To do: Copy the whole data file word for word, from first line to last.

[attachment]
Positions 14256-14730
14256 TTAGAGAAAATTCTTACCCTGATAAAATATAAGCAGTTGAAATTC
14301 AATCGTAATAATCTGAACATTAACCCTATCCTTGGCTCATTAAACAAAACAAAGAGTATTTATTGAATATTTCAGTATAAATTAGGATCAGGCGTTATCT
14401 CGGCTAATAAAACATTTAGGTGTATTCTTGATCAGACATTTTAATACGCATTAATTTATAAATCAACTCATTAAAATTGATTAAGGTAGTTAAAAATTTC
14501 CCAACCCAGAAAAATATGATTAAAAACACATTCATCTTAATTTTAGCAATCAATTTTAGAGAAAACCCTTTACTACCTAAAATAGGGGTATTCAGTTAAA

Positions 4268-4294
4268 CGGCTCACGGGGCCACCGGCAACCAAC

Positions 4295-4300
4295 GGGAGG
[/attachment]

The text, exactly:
Positions 14256-14730
14256 TTAGAGAAAATTCTTACCCTGATAAAATATAAGCAGTTGAAATTC
14301 AATCGTAATAATCTGAACATTAACCCTATCCTTGGCTCATTAAACAAAACAAAGAGTATTTATTGAATATTTCAGTATAAATTAGGATCAGGCGTTATCT
14401 CGGCTAATAAAACATTTAGGTGTATTCTTGATCAGACATTTTAATACGCATTAATTTATAAATCAACTCATTAAAATTGATTAAGGTAGTTAAAAATTTC
14501 CCAACCCAGAAAAATATGATTAAAAACACATTCATCTTAATTTTAGCAATCAATTTTAGAGAAAACCCTTTACTACCTAAAATAGGGGTATTCAGTTAAA

Positions 4268-4294
4268 CGGCTCACGGGGCCACCGGCAACCAAC

Positions 4295-4300
4295 GGGAGG